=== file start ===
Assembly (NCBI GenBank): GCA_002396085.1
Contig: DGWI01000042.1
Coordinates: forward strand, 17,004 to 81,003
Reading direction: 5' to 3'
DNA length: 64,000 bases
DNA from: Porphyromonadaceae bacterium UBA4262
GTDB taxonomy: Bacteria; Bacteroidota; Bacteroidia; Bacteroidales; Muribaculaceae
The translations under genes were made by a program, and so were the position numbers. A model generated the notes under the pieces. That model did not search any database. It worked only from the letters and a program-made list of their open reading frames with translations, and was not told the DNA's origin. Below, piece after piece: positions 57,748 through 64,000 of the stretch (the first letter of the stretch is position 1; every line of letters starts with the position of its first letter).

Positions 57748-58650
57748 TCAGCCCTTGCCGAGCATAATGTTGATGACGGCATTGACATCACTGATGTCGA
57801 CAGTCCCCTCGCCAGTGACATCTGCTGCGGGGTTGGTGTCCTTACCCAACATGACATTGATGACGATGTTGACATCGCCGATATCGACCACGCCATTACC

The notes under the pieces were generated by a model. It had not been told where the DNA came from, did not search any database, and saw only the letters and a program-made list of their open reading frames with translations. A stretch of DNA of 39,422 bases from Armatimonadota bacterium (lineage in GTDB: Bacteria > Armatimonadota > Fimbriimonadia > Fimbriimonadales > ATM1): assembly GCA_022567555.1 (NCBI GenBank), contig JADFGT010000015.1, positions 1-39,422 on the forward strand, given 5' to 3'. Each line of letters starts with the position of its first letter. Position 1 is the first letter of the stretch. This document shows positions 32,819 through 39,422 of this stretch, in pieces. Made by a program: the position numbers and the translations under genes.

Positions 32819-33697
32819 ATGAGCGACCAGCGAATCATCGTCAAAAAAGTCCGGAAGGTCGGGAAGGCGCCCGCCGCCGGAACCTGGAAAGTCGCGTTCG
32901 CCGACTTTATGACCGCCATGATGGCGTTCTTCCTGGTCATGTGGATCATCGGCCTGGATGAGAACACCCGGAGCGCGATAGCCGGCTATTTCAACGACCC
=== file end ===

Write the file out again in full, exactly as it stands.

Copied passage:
Assembly (NCBI GenBank): GCA_002396085.1
Contig: DGWI01000042.1
Coordinates: forward strand, 17,004 to 81,003
Reading direction: 5' to 3'
DNA length: 64,000 bases
DNA from: Porphyromonadaceae bacterium UBA4262
GTDB taxonomy: Bacteria; Bacteroidota; Bacteroidia; Bacteroidales; Muribaculaceae
The translations under genes were made by a program, and so were the position numbers. A model generated the notes under the pieces. That model did not search any database. It worked only from the letters and a program-made list of their open reading frames with translations, and was not told the DNA's origin. Below, piece after piece: positions 57,748 through 64,000 of the stretch (the first letter of the stretch is position 1; every line of letters starts with the position of its first letter).

Positions 57748-58650
57748 TCAGCCCTTGCCGAGCATAATGTTGATGACGGCATTGACATCACTGATGTCGA
57801 CAGTCCCCTCGCCAGTGACATCTGCTGCGGGGTTGGTGTCCTTACCCAACATGACATTGATGACGATGTTGACATCGCCGATATCGACCACGCCATTACC

The notes under the pieces were generated by a model. It had not been told where the DNA came from, did not search any database, and saw only the letters and a program-made list of their open reading frames with translations. A stretch of DNA of 39,422 bases from Armatimonadota bacterium (lineage in GTDB: Bacteria > Armatimonadota > Fimbriimonadia > Fimbriimonadales > ATM1): assembly GCA_022567555.1 (NCBI GenBank), contig JADFGT010000015.1, positions 1-39,422 on the forward strand, given 5' to 3'. Each line of letters starts with the position of its first letter. Position 1 is the first letter of the stretch. This document shows positions 32,819 through 39,422 of this stretch, in pieces. Made by a program: the position numbers and the translations under genes.

Positions 32819-33697
32819 ATGAGCGACCAGCGAATCATCGTCAAAAAAGTCCGGAAGGTCGGGAAGGCGCCCGCCGCCGGAACCTGGAAAGTCGCGTTCG
32901 CCGACTTTATGACCGCCATGATGGCGTTCTTCCTGGTCATGTGGATCATCGGCCTGGATGAGAACACCCGGAGCGCGATAGCCGGCTATTTCAACGACCC